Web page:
What can we do about this if we are trying to create a new habit? Have you heard of the Jam study? Sheena Iyengar of Columbia University and Mark Lepper of Stanford University set out to learn whether customers prefer to have fewer jams options or more jam options when making a choice of which jam to taste-test and then buy (full study here). One group of potential customers was presented with 6 various jams that they could taste-test, and another group was presented with 24 various flavors. People tasted the jams (and took about as many tastes) in both cases, but people bought about 30% of the time in the 6 jam case, and only 3% in the 24 jam case. What was happening?
Barry Schwartz of Swarthmore College details this behavior in his book The Paradox of Choice. Schwartz writes that with too many choices, people can feel stress, choice paralysis, and maybe most importantly regret. With 6 jams, people may feel that they’re saying no to 5 flavors when choosing a jam, but with 24 jams, people may feel that they’re saying no to 23 flavors! Kahneman and Tversky’s prospect theory shows that people hate bad more than they love good. (For example, finding a $100 bill on the ground makes you feel good, but losing a $100 bill from your wallet makes you feel terrible and think about it long after.)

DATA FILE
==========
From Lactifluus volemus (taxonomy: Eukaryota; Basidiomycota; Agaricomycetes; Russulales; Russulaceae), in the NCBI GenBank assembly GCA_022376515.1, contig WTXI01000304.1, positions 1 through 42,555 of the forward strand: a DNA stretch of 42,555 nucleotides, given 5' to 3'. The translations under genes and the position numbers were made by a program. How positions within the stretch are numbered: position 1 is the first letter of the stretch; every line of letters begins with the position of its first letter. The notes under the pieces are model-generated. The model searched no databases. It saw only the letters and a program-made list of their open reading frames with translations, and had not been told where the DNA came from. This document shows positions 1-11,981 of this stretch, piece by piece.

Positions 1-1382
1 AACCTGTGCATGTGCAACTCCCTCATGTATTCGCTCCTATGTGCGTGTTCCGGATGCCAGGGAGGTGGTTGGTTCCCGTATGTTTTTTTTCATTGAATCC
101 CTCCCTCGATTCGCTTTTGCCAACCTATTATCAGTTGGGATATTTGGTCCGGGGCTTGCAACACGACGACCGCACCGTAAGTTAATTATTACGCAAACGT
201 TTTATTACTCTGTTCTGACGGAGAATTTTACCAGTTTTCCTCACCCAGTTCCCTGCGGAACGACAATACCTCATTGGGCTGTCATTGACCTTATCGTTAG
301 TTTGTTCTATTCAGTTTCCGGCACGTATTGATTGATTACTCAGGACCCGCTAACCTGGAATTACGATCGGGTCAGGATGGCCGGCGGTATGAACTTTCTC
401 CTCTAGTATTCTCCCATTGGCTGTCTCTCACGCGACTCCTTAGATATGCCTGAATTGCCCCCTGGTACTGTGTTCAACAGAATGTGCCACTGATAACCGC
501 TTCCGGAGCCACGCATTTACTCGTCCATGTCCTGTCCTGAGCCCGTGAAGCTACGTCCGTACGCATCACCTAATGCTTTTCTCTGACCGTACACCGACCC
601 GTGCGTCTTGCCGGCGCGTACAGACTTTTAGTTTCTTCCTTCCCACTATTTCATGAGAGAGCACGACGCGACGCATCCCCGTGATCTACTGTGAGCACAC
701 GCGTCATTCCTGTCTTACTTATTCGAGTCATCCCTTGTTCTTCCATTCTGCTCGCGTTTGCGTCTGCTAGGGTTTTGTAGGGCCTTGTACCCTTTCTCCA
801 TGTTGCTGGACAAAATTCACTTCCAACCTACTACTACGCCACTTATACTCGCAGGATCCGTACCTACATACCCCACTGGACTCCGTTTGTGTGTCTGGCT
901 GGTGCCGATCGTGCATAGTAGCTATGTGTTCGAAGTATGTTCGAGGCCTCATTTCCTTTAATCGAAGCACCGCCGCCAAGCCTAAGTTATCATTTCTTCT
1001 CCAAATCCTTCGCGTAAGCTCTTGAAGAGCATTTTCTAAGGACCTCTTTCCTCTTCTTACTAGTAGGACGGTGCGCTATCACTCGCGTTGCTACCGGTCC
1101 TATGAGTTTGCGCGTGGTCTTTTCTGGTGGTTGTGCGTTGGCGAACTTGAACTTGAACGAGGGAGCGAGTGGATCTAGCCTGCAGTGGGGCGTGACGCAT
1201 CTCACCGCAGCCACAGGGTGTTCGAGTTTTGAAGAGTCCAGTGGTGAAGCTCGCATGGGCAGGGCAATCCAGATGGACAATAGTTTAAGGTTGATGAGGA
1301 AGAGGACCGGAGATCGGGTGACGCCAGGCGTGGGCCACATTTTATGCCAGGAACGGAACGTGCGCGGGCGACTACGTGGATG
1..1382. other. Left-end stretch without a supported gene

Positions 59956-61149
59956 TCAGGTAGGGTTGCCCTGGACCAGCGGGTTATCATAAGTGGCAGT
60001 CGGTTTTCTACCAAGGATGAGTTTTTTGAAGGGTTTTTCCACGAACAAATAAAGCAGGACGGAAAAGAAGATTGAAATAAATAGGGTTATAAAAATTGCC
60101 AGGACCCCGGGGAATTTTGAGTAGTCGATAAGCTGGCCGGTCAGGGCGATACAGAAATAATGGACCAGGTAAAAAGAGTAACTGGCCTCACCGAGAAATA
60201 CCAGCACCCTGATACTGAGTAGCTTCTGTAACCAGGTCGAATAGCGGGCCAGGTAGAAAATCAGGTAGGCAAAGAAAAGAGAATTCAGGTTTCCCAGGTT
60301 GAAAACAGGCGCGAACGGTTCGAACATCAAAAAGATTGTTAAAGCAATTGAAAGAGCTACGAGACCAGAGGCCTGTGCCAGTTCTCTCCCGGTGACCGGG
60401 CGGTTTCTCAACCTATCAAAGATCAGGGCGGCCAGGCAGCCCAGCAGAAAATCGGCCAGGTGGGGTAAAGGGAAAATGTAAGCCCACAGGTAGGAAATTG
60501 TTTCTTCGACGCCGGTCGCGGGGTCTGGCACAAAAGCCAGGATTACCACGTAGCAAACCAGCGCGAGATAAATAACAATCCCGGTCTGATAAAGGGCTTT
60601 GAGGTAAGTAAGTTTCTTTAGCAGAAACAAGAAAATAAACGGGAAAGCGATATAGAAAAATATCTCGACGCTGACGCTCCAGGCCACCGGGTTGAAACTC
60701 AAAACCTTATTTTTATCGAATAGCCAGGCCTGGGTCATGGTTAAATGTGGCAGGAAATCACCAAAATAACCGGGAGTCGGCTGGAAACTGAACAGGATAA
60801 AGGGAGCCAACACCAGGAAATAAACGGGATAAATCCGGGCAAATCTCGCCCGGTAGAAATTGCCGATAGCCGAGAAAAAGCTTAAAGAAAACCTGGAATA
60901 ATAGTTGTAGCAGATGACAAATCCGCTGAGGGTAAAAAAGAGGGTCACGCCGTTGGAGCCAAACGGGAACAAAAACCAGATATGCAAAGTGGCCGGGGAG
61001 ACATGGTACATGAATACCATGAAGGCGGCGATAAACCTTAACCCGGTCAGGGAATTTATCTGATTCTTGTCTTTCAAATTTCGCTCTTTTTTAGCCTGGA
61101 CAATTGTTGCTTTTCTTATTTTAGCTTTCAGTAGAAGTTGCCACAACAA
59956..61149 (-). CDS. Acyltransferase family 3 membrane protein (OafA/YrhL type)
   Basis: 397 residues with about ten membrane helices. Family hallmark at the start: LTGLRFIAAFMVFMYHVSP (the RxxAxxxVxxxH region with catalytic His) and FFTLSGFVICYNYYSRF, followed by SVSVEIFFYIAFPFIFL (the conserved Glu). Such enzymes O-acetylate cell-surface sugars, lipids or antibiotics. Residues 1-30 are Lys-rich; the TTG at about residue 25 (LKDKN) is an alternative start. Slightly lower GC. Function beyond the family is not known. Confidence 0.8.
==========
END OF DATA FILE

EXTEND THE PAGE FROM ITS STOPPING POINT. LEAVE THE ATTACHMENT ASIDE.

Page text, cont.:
Therefore, with the jams, it was just not worth it enough to those people to think about buying when, again, the easier option was to not buy. Schwartz discusses in his book other choices and decisions that often leave people deciding not to choose – because of too many choices, the stress of choosing, some degree of paralysis, and potential regret. In fact, Schwartz himself describes that he wears jeans to work every day in order to not make a choice. Any shirt can go with a pair of jeans, so he saves himself the hassle in the morning.
What is he doing in this case? He is creating for himself a GOOD CONSTRAINT. He is limiting his choice to just jeans rather than jeans, black slacks, tan khakis, and orange sweatpants.
Here are some possible examples of good constraints:
- Brushing your teeth every morning and evening
- Dessert only on the weekends
- Going to the gym on Mon, Wed, Fri
- Organizing the desk before leaving for home in the evening
- Washing the dishes before going to bed